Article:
And, since Photoshop CS 5, when Adobe stupidly removed the feature that allowed us color experts to print a profiling test chart without any color management applied, the only way to print such a pattern target is to use the Adobe Color Printer Utility application (which was a really stupid answer to their really stupid removal of the feature). With Mirage, there is a simple means to print a target on any Epson printer without any color management applied.
Once the job is started, the Mirage Queue takes over and tells you percentage of completion, and hours and minutes until completion. Printing begins within seconds of start, and spooling continues while the printer begins to image.
The Mirage driver software supports a host of Epson-supplied ICC color profiles, which the software chooses according to the substrate you select. If you want to use your own ICC profiles – and I do – it allows you to create a custom medium, applying your own color profile. Selecting that medium is easy; it shows up in the list of available media when you start the software.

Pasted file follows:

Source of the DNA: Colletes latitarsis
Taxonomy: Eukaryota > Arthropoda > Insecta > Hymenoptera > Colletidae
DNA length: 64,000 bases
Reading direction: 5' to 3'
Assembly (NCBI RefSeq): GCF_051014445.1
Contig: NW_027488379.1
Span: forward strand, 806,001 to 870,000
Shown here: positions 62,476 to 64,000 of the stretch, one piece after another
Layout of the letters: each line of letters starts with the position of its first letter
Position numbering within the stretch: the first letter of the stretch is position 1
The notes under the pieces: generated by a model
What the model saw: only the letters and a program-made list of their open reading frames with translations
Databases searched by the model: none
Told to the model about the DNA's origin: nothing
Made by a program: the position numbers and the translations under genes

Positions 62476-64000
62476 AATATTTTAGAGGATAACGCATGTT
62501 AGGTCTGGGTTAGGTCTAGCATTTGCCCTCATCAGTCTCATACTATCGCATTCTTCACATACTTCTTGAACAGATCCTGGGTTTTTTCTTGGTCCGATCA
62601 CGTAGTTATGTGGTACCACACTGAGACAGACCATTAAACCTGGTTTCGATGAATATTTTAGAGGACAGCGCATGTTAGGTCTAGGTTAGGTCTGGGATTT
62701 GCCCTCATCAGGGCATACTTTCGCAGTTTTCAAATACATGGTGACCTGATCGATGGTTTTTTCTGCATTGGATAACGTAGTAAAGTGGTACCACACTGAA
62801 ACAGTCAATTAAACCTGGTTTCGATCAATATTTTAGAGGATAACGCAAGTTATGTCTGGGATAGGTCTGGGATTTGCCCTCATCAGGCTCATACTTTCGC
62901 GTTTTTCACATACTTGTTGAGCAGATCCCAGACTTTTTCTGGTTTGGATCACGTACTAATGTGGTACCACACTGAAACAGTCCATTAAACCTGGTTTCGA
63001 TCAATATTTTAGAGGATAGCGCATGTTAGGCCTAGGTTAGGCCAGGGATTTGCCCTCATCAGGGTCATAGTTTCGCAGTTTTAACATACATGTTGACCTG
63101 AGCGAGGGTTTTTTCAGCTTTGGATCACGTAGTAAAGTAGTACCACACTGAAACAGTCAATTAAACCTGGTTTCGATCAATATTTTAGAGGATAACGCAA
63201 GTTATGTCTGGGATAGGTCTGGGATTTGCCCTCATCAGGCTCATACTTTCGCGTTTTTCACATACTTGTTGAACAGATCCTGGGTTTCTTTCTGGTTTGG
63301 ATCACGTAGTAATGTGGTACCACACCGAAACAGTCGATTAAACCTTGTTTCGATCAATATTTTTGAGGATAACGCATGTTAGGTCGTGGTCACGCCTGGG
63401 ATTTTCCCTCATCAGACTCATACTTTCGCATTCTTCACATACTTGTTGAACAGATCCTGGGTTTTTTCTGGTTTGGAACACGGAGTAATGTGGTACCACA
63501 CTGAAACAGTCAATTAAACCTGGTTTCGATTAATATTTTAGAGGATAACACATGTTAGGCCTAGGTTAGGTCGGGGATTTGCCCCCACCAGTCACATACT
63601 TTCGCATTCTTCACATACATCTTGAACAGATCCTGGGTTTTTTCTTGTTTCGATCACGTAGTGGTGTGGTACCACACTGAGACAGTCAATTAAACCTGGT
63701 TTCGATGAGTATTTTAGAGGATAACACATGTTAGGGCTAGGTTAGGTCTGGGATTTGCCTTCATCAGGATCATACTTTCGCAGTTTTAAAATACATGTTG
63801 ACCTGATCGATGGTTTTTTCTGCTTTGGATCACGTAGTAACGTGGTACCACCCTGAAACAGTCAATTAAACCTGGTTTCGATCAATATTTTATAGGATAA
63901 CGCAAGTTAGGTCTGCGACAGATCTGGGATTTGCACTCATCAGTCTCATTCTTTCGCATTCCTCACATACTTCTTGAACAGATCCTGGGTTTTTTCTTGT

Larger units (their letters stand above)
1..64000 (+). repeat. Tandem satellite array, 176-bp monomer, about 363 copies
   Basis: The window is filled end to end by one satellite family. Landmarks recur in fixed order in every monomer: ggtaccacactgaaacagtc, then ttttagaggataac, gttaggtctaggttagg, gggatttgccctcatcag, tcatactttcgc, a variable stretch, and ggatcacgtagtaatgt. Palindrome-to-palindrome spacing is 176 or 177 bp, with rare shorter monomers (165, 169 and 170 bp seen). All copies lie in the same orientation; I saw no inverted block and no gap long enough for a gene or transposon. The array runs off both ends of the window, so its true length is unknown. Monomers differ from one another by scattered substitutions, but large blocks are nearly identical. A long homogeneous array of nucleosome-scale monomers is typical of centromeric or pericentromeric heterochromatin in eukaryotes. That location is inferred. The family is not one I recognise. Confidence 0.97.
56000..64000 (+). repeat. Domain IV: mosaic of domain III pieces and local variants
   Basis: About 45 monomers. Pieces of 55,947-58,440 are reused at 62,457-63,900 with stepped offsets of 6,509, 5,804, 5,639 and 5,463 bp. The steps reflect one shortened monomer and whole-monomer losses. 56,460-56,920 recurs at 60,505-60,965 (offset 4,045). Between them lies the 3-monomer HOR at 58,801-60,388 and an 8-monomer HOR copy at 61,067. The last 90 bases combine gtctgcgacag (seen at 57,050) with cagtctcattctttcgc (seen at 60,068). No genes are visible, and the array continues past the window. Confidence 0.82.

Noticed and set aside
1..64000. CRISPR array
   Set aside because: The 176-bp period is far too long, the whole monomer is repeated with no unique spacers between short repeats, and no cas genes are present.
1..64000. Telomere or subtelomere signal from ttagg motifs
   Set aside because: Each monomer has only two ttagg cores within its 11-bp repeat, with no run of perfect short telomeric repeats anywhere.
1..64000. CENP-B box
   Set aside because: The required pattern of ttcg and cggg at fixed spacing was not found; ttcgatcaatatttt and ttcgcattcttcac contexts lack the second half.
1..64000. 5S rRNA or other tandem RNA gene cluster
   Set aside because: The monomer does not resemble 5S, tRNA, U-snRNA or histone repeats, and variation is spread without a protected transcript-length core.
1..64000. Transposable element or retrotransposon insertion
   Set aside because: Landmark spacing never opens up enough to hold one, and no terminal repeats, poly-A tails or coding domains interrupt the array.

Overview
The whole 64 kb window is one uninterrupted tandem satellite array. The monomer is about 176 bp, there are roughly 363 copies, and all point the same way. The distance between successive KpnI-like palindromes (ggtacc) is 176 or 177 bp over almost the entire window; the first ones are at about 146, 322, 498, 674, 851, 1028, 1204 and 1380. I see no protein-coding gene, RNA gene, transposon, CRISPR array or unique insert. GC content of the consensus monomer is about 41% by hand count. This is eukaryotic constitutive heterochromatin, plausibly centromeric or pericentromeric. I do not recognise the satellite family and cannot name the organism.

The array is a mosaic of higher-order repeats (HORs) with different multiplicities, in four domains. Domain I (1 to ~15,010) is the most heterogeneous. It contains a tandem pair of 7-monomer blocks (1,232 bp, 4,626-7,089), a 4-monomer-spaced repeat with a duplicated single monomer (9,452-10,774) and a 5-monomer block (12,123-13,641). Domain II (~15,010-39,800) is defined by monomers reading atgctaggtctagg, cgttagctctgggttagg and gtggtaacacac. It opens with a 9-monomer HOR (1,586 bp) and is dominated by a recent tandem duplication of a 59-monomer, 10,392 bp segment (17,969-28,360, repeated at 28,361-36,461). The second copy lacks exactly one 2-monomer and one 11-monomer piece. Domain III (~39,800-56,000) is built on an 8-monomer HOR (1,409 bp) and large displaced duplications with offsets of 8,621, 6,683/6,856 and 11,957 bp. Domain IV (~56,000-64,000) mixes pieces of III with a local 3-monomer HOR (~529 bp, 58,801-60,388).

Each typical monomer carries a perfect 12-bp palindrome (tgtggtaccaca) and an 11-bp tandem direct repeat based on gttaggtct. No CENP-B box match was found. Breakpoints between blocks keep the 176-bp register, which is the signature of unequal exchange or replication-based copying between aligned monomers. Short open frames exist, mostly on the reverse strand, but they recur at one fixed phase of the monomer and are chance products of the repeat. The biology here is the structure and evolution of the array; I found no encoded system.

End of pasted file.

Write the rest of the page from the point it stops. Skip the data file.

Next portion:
And, Mirage allows the creating of Proofs, which is the function of having the printer simulate a printing press. In Photoshop’s printer pane, this same feature is available, allowing the user to choose the printer’s profile, then to add a simulation profile and rendering intent to make a proof. Mirage software puts this in its own category called Proof, and affords the same controls.
I’m approaching the end of my first day with Mirage software, and so far my productivity is up, up up! I have made two 14-foot panoramic photos so far, and I am printing the third. The software tells me that I have one hour and two minutes left (the Epson drivers that I use tell me nothing for percentage of completion, nor time remaining. Newer drivers from Epson do report percentage of completion.)
Mirage is available for both Mac and Windows operating systems, and it controls nearly every professional Epson ink-jet printer. The latest printers and the very latest operating systems are all supported.
I really like this software, and most importantly, it saves me from some daunting problems in the weeks before my big exhibition.